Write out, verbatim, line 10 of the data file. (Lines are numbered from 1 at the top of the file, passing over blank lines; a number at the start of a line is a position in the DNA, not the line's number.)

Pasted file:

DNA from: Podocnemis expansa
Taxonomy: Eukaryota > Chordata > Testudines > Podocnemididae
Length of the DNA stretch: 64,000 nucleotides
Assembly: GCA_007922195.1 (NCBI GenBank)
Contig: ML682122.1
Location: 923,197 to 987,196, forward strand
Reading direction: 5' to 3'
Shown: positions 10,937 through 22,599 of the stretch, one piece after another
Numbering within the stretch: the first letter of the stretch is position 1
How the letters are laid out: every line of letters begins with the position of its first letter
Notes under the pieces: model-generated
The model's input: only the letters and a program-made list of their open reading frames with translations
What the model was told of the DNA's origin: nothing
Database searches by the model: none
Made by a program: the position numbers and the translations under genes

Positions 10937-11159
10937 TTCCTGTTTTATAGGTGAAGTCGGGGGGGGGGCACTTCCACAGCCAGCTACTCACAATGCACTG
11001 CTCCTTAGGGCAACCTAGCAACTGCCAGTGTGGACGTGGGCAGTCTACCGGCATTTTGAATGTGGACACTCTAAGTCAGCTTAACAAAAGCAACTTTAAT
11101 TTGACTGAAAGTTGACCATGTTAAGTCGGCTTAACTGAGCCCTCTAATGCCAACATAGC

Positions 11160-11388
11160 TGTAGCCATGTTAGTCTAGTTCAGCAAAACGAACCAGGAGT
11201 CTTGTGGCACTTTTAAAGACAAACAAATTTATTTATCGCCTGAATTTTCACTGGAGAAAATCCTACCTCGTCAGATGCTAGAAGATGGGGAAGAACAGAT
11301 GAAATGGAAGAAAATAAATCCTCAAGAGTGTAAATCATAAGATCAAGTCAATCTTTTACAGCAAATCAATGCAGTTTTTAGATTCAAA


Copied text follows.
How the letters are laid out: every line of letters begins with the position of its first letter